Thera Mahinda meanwhile was also concerned with the other requisites which bind the Sasana together. He ordained the layman Bhanduka who accompanied him thus establishing the local bhikkhu lineage.He along with his associates observed the Vassana (retreat during the rainy season ) as laid down in the Vinaya. With the possible expansion of the numbers,Thera Mahinda realized the need to have a sima-malaka for the Sangha to perform their ecclesiastical functions (uposatha ceremony and other acts of religion).Accordingly he advised the King to demarcate and assign the boundaries for the sima-malaka.When it was done,the Thera himself had fixed the inner boundary which later came to be the sacred city.

Dr. Walpola Rahula is of the opinion that other than the Thera there was no one knowledgeable in the island to perform this task. He had lived in such big cities like Pataliputra and seen his father constructing the Asokaramaya.What was built within the premises later became the Mahaviharaya. First lessons on architecture in the island may have come from the Thera.

Since the arrival  in the island, Mahinda Thera took steps to give the new faith an indigenous outlook.The culmination of it was when he told the King that the Sasana would be established in the island only after a child of the island,having entered the Order, learns the Vinaya and expounds it to  others. “In other words he wished the leaders of the Buddhist Church in Ceylon to be natives of the island,” says Paranavitane. Accordingly arrangements had been made for the Maha Arittha Thera to perform this function.

The Thera was also instrumental in getting down his sister Theri Sangamitta from India who established the Bhikkhuni sasana in the island bringing with her the branch of the pipal tree from Buddha Gaya.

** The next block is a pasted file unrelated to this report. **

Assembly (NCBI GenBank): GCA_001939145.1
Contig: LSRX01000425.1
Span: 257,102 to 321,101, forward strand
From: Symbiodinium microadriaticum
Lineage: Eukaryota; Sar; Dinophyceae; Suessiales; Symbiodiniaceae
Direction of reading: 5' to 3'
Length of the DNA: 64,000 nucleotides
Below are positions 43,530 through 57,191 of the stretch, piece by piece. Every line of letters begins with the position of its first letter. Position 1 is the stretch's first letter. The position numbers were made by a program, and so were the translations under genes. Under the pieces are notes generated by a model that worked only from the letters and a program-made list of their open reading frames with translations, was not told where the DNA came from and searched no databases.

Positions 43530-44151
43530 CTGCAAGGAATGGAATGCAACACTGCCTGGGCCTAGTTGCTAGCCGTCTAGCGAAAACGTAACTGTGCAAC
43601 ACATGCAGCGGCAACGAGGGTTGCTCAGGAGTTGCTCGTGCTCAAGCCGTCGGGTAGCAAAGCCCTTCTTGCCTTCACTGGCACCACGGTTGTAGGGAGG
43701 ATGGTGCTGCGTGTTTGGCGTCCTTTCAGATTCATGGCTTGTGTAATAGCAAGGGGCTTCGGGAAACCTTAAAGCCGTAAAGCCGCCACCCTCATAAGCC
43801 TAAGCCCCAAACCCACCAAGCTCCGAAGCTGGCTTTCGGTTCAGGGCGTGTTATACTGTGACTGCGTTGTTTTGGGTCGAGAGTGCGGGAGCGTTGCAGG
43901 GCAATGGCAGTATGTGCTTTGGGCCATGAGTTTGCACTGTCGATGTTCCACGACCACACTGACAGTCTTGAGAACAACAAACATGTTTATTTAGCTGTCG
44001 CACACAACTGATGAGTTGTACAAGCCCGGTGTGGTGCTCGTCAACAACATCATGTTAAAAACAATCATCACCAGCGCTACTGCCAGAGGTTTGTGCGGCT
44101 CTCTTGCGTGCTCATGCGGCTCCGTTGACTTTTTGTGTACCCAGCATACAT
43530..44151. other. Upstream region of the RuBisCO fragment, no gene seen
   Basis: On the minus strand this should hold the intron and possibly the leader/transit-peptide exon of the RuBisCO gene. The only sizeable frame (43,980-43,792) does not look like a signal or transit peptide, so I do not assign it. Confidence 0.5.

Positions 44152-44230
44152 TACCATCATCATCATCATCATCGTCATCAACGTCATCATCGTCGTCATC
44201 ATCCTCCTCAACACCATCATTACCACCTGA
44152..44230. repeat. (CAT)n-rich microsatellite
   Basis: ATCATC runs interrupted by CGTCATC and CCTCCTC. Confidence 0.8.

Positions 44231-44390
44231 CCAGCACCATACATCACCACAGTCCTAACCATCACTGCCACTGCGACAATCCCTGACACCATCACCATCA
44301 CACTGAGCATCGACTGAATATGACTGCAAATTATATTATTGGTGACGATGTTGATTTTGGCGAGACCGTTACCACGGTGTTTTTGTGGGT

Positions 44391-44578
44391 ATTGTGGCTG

As mentioned by Prof. Malalasekera, the mission to Sri Lanka was the most productive one. It was due, no doubt,  to the untiring effort of Thera Mahinda, ably supported by the King Devanampiyatissa.

After serving the Sasana and the Sihala- deepa which he made his home, the Thera, passed away at the age of 80. Within this period he transformed the spiritual, cultural and social life of the islanders as never happened or never to happen in future. Acknowledging the contribution the Thera Mahinda made here, the people called him the Light of Lanka (Lanka pradeepo).Vessagiriya 2 inscription of the 10th century refers to him as Anubudu Mihindu Himi.To this day in the island he is better known by that honorific.

Missaka Pabbata worthy of World Heritage title
Missaka Pabbata had been the cradle of Sri Lankan civilization for more than a millennium. The ruins of the largest hospital and the monastery dating back to the 10th century can be seen even today.

According to the criteria laid down to qualify to be a world heritage site Missaka Pabbata stands tall.

“To be selected, a World Heritage site must be an already classified landmark, unique in some respect as a geographically and historically identifiable place having special cultural or physical significance (such as an ancient ruin or historical structure, building, city, complex, desert, forest, island, lake, monument, mountain, or wilderness area. It may signify a remarkable accomplishment of humanity, and serve as evidence of our intellectual history on the planet.”

There are 44 heritage sites in France and the same number in Germany. Sri Lanka has only 8. It is high time the authorities move to get Missaka Pabbata declared a world heritage site.